Woolworths’ disastrous foray into hardware continues to haunt the retail giant after law firm Maurice Blackburn revealed plans for a $100 million class action against Australia’s biggest supermarket chain.
Despite closing the doors on its loss-making Masters Home Improvement business last year, the proposed class action relates to alleged breaches of the Corporations Act dating back to Woolworths’ shock profit downgrade in early 2015 and attempts to stem big losses from its hardware operation.
By late 2014, analysts were reporting Woolworths was putting up margins at the supermarket chain, cutting staffing levels and leaning on suppliers in an attempt to make up burgeoning losses at its failed Masters Home Improvement chain and Big W.
Shopper backlash to price increases and a broader deterioration across the supermarket chain gained momentum between December 2014 and January 2015, eventually forcing the retailer’s management to cut its full-year earnings outlook in February 2015. Woolworths’ shares dived 13.7 per cent in the wake of the profit downgrade.
One analyst said Woolworths eventually confessed to being too focused on meeting short-term earnings targets but the insight came too late to prevent many shoppers abandoning the chain, creating an opening for Wesfarmers’ Coles business to exploit.
“They just kept on trying to meet earnings targets by going back to the milking cow that was the supermarkets business,” one analyst said.
The proposed class action could exceed $100 million, Maurice Blackburn said on Tuesday. It has opened a registration portal for shareholders to sign up to the claim.
While Maurice Blackburn’s investigation continues, the law firm alleged Woolworths knew that it was significantly behind its profit projections as early as October 2014 but continued to maintain its profit guidance until the publication of its half-year accounts in February 2015.
“When corporations don’t abide by the laws requiring they make timely and accurate market disclosures, these aren’t mere technical breaches – it causes loss to shareholders, undermines the integrity of the market and distorts the efficient allocation of capital that could go to more deserving companies,” Maurice Blackburn principal Andrew Watson said.
“The end result is that shareholders, both individual everyday Australians and large institutional investors entrusted with members’ savings such as large superannuation funds, unwittingly suffer the consequences and lose out in a major way.”
Fears the poor performance of Masters was hurting Woolworths’ core supermarket business surfaced after the supermarket chain reported soft first-quarter sales in late 2014, prompting a number of analysts to question whether the retail giant would meet its full-year net profit guidance.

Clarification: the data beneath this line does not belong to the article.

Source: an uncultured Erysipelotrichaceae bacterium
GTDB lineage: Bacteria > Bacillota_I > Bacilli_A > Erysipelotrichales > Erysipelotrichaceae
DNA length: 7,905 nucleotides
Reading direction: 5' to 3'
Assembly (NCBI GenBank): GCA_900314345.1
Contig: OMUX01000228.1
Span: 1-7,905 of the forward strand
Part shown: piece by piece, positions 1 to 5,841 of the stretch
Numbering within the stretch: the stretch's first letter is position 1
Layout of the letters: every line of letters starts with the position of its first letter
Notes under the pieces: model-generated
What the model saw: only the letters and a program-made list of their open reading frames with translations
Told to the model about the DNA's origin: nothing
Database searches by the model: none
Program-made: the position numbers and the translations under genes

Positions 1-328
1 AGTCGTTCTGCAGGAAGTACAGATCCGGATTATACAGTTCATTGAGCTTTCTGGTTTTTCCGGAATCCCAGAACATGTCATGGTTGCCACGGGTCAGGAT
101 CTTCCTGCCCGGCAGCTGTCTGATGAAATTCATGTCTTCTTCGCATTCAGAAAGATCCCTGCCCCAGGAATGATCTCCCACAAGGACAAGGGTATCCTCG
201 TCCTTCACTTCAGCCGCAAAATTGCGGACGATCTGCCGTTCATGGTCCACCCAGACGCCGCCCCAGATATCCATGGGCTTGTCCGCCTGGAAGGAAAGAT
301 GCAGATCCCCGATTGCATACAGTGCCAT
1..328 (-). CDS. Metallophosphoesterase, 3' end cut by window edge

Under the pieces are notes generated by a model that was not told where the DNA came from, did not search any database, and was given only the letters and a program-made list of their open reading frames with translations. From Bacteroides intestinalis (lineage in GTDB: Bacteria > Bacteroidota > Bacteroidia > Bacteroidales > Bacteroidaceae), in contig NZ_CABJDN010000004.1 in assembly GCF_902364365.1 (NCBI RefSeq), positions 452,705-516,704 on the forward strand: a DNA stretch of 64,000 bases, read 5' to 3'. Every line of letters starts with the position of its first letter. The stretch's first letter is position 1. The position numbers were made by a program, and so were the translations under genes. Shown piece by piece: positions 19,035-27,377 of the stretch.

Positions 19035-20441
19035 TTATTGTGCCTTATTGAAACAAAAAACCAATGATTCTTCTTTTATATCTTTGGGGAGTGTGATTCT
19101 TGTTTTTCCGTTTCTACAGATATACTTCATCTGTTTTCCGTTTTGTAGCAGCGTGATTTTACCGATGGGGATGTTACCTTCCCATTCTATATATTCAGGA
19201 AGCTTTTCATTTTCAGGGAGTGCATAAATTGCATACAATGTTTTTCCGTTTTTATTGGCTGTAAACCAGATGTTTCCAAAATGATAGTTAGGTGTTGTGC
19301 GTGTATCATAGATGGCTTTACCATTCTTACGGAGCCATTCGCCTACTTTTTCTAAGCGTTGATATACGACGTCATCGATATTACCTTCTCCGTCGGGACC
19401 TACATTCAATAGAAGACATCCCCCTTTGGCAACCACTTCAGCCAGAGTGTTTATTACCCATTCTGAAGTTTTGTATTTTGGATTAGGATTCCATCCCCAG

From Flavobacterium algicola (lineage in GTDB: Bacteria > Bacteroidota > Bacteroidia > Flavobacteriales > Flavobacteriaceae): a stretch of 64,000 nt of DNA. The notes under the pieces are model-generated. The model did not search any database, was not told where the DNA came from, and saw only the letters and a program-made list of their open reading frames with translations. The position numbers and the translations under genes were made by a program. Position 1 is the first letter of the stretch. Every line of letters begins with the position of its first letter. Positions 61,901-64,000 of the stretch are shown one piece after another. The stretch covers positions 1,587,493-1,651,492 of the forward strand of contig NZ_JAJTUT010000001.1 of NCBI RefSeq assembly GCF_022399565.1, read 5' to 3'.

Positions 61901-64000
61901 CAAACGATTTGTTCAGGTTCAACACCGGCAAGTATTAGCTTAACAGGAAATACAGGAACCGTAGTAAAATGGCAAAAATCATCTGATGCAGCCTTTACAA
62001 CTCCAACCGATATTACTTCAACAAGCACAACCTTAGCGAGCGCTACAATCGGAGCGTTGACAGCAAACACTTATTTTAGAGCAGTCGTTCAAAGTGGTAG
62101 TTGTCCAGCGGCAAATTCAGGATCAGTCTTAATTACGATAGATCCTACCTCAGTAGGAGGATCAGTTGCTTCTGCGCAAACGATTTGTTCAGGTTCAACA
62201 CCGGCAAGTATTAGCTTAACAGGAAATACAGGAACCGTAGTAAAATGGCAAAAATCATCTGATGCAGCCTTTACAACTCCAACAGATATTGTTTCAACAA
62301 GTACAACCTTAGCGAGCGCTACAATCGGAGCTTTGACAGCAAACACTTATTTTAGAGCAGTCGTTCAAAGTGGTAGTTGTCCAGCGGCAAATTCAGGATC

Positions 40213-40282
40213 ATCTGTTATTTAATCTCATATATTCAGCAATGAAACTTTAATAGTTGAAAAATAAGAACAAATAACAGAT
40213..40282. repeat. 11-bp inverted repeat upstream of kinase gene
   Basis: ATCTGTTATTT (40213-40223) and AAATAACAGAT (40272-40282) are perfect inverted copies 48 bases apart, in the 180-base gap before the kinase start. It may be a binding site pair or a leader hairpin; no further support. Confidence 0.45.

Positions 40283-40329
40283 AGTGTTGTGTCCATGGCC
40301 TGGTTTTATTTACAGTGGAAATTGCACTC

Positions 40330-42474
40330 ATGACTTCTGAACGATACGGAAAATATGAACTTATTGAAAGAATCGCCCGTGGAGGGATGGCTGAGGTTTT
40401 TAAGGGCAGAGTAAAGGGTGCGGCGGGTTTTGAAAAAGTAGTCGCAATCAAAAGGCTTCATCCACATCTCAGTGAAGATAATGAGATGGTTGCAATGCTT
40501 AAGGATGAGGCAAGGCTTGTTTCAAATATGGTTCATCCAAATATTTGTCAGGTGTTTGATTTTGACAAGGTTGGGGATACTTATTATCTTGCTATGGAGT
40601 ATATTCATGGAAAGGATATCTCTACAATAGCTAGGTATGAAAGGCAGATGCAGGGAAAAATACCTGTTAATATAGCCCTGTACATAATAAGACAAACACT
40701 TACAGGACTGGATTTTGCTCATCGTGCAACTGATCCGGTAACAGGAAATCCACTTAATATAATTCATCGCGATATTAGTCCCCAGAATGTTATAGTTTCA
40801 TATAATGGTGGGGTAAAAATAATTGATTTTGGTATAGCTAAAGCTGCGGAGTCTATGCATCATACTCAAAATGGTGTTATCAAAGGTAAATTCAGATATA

In a research note from December 3, less than a week after Woolworths reaffirmed its full-year guidance, Bank of America Merrill Lynch analyst David Errington slashed the earnings outlook for the retailer by 5 per cent for fiscal 2016 and 13 per cent for fiscal 2017.
Merrill Lynch forecast the 2015 full-year net profit after tax would grow by 4.5 per cent, at the bottom end of the retail giant’s guidance of between 4 and 7 per cent growth.
“The key reason for our earnings downgrade are our view of the continued deterioration of Woolworths’ non-supermarket business, notably Masters and Big W and the reduced ability in our view of Woolworths supermarkets to continue increasing margins,” Mr Errington said.
“In our view, continuing to drive margins higher in Australian supermarkets is seeing a loss in competitive position, leading to deteriorating sales and ultimately a fall in margins.”
Woolworths cut its full-year net profit after tax guidance to the “lower end” of analyst forecasts as part of its half-year results in February 2015.
The retailer’s 2015 full-year net profit before one-off costs inched up by just 0.1 per cent to $2.45 billion, while its full-year net profit slumped 12.5 per cent to $2.15 billion, thanks to big losses at the Masters chain.
IMF Bentham has proposed to fund the class action, which would deal with claims of alleged misleading or deceptive conduct and alleged breaches of continuous disclosure laws between November 27, 2014 and February 26, 2015.
Senior investment manager at IMF Bentham, Wayne Attrill, said like all shareholder class actions, it would proceed only if enough shareholders signed up.
“This is a chance for investors who believe they were deprived of information on the true state of affairs of the company standing up and being able to access a meaningful redress,” Mr Attrill said.
Woolworths on Tuesday said it had not been served with proceedings and would defend any action.
“Woolworths considers that it has, at all times, complied with its continuous disclosure obligations,” the company said in a statement.
The class action follows failed action against Woolworths by the Australian Competition and Consumer Commission.
According to Maurice Blackburn, Woolworths said in its defence to the ACCC proceedings that it had forecast in October 2014 that there would be a variance in its gross profit before freight of $53 million.
The competition watchdog’s case was launched in December 2015 and related to the company’s dealings with suppliers to plug a profit shortfall after discovering a $50 million hole in its books. The Federal Court last year ruled the conduct towards suppliers was not unconscionable.
Australian Shareholders’ Association director Allan Goldin said he would watch the case closely. “If continuous disclosure didn’t happen, then we are obviously very concerned,” he said.
Class actions need seven or more people to run, but their financial viability depends on the size of shareholder losses.
Maurice Blackburn would not say whether any institutional shareholders were behind the action.